Kim Kardashian did it, so did her sister Kourtney and fellow celeb-mums Alicia Silverstone and Mayim Bialik too. While placenta consumption may be the latest post-birth trend, there’s a very good reason you should reconsider.
Popping a placenta pill or downing an afterbirth smoothie promises everything from reducing postnatal depression to boosting breastmilk supply. It’s aimed at replenishing a mother’s body after the trauma of labour.
But one of the world’s leading health protection agencies is warning it could make your baby very sick.
The placenta pill warning comes after a healthy newborn in the US began showing signs of respiratory distress. The baby was rushed to hospital and doctors discovered a potentially deadly blood infection – late-onset group B Streptococcus agalactiae (GBS) bacteremia. The baby spent almost two weeks in hospital, but returned with similar symptoms a week later.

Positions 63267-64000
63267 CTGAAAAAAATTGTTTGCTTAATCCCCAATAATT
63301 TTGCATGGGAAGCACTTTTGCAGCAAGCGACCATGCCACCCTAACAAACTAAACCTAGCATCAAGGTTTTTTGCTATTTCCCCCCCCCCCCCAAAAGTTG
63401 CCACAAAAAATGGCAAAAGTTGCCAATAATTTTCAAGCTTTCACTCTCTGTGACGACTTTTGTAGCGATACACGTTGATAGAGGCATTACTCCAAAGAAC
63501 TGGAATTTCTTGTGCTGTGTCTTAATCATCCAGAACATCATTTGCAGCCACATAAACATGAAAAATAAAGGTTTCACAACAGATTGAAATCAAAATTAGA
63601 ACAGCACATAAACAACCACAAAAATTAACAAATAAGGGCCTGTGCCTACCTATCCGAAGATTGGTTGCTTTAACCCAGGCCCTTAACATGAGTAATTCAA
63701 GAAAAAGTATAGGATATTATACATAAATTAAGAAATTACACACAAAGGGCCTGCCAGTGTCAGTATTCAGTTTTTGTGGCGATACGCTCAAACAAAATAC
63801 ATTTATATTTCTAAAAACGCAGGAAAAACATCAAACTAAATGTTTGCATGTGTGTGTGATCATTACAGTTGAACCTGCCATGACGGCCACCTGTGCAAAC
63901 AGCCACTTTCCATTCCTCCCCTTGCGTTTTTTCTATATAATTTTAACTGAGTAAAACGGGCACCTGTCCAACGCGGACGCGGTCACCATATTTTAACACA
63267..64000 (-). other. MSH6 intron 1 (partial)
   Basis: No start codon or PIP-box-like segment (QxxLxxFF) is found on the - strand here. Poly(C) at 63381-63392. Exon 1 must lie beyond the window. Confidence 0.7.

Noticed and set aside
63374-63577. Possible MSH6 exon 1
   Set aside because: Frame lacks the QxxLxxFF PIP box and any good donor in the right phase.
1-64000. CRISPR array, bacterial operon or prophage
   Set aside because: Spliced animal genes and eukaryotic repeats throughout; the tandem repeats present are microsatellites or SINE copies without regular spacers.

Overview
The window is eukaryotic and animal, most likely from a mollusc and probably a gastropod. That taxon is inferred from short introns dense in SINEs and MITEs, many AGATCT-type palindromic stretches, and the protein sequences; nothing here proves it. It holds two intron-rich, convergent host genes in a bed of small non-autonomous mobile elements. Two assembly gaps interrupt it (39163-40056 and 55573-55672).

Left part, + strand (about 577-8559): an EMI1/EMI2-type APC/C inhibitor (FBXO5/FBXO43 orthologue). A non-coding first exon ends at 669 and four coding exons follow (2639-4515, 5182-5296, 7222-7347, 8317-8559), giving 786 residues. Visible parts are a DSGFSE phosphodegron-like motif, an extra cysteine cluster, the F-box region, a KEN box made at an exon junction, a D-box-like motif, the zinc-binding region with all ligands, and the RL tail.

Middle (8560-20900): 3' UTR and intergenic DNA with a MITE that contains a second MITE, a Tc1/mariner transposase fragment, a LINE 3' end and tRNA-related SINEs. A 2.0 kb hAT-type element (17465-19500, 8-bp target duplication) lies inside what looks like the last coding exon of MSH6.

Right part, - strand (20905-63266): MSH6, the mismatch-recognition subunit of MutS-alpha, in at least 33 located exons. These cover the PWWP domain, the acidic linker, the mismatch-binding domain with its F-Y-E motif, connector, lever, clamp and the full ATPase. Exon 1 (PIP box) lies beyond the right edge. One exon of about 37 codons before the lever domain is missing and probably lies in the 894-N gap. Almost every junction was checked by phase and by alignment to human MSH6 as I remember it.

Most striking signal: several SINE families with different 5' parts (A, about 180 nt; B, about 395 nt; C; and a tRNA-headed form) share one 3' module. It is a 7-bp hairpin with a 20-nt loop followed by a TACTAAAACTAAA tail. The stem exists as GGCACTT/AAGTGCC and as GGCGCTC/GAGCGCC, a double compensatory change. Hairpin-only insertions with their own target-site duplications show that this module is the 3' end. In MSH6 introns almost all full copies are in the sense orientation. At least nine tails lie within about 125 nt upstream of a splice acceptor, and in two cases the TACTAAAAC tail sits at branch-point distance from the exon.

It was eventually discovered that the mother, who was breastfeeding, had been consuming placenta capsules, which tested positive for GBS. She was told to stop, and the baby spent another two weeks on antibiotics.
The US Centres for Disease Control and Prevention (CDC) has since issued an urgent placenta pill warning to new mums, saying the process of placenta encapsulation doesn’t “eradicate infectious pathogens; thus, placenta capsule ingestion should be avoided”.
“Placenta ingestion has recently been promoted to postpartum women for its physical and psychological benefits, although scientific evidence to support this is lacking,” the centre’s experts warn.
Placenta encapsulation in Australia
There are no regulations on how a placenta has to be stored and prepared for consumption. Birth Doula and Placenta Specialist Felicity Meisel previously told Mum’s Grapevine that women should choose a specialist with experience if they’re considering placenta encapsulation.
For more information, check out our comprehensive article on placenta encapsulation.